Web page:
Thursday, December 20, 2012

Tuesday 11th December 2012

Life Continues Within

I find myself looking at the piece of art work on my wall done by my good friend Ed, and I smile knowing to an extent the amused consternation it causes and some people just say hmm… ‘Yes Rachael’ and move on quickly to something else or change the subject.

The picture as you will see from the link shows a woman lying in her coffin and above her spirit is at last free from material existence.  While I can acknowledge that death is a frightening and very painful subject for many of us, particularly when we experience bereavement, we naturally want to avoid the subject, but to me, this picture reminds me of the eternal dimension to life rather than just the few limited decades we have on earth where there is very often pain and frustration and things we don’t understand.
To me this picture serves as a reminder that ultimately all is well.

Turbulent Storm

Monday 10th December 2012

Today I ask myself what was the significance of a very vivid dream I had last night about an extremely turbulent storm.

I consult a book I have on dreams to see what light I can throw on the dream and as I write these words ‘throw light’, it actually brings back to mind the vividness of the dream because there was a strong flash of lightening in the dream, so consulting “The Book of Dreams” by Brian Innes, (Published by Random House, New York, Toronto, London, Sydney, Auckland) I find for lightening it says:

“Lightening, a common symbol for sudden revelation.  It may be a sign of spiritual inspiration and enlightenment; or it may represent a good idea that has just struck the dreamer – and, hopefully, it will be remembered on awakening!”

Ah the positive aspect, and now we come to the negative interpretation starting with the word ‘but’. Yes I knew there had to be a ‘but’ somewhere.

“But lightening is also destructive, striking trees and buildings and setting them on fire, and killing unwary people.  Other circumstances in the dream will be an aid to it’s interpretation.”

I must confess I’m drawing blanks on this.  Interesting one.

The Gift of Music

Sunday 9th December 2012

Maybe it’s after being at Andre Rieu’s concert last night or maybe it’s because I am presently listening to Beethoven’s fifth symphony, the Emperor that I am brought back to my first significant memory of how music impacted on my own life.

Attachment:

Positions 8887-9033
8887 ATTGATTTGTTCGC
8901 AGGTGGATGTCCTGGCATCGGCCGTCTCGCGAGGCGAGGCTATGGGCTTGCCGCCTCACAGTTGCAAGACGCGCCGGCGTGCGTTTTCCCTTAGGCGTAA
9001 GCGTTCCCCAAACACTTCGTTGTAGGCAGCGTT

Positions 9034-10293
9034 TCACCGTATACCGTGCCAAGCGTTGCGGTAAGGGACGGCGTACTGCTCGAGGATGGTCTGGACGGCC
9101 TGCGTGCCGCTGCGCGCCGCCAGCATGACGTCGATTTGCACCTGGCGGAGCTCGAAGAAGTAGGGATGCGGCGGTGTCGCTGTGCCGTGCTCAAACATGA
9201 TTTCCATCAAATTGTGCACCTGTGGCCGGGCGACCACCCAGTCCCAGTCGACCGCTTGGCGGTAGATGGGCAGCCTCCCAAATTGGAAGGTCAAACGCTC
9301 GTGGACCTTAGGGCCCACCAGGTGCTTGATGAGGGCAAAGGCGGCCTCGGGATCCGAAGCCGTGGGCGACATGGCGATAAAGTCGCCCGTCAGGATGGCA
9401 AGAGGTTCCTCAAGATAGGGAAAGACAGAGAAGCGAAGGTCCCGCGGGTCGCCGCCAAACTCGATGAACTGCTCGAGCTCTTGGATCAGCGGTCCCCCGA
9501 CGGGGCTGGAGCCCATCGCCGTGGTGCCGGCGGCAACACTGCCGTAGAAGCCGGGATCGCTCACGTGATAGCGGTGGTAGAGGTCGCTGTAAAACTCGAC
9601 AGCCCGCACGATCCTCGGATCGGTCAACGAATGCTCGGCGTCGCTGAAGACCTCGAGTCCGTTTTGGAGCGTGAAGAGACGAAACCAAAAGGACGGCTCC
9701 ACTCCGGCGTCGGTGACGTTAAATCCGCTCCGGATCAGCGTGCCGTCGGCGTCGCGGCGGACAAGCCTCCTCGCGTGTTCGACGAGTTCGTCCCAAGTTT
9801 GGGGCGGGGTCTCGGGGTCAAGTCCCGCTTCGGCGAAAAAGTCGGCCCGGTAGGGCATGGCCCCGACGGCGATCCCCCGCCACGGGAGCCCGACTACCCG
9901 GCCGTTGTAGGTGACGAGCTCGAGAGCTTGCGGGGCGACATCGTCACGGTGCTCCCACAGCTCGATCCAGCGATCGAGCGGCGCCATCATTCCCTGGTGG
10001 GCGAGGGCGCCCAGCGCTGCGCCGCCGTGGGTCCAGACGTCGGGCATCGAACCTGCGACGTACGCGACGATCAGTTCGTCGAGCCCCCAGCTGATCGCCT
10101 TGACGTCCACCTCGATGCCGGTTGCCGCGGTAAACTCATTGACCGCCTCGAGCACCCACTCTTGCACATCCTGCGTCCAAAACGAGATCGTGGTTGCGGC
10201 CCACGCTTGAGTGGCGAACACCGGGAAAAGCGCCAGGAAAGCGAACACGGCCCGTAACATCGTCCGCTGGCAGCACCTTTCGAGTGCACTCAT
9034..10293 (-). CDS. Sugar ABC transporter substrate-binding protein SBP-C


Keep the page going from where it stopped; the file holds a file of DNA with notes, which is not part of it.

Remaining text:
I can remember as a child being sent from the classroom to the school hall to audition for the choir which was called ‘The Young Dublin Singers’.  I was of course delighted to be deemed worthy and  considered to have a good enough voice to be admitted to the ranks where we were trained in rhythm, harmony and canon.

Years later as I was collecting one of my children from a music lesson at their music school,  I happened to notice an article on the school’s notice board about how teachers had found a huge change for the better in the behaviour of the children who were hitherto deemed unmanageable in a tough school in the east end of London.  This free, child centered and fun based musical training had totally transformed the lives of the children.

I also reflected on an inspirational nun by the name of Sr. Bernadette Sweeney who had a vision of how she could bring music to her own school and in her own words, “ To give to all what the rich can buy for money."

An Evening With Andre Rieu

Saturday 8th December 2012

This evening I attended a concert by Andre Rieu in the 02 Arena, Dublin.  This Dutch man from Maastricht knows how to put on a spectacular show.

We got off to a flying start with a rousing ’76 Trombones’ as he and his Strauss orchestra made a grand entrance marching onto the stage and taking up their places.  The ladies of the orchestra wear colourful ball gowns and the gents are clad in formal evening dress.

The thoughts I came away with were how uplifting and universal music is as well as being the language of harmony amongst people.


Friday 7th December 2012

Tonight I was at a special service for Advent, organized by the Taizè group I sing with.
Taizé is an ecumenical monastic order in Taizé Saône-et-Loire, Burgandy, France.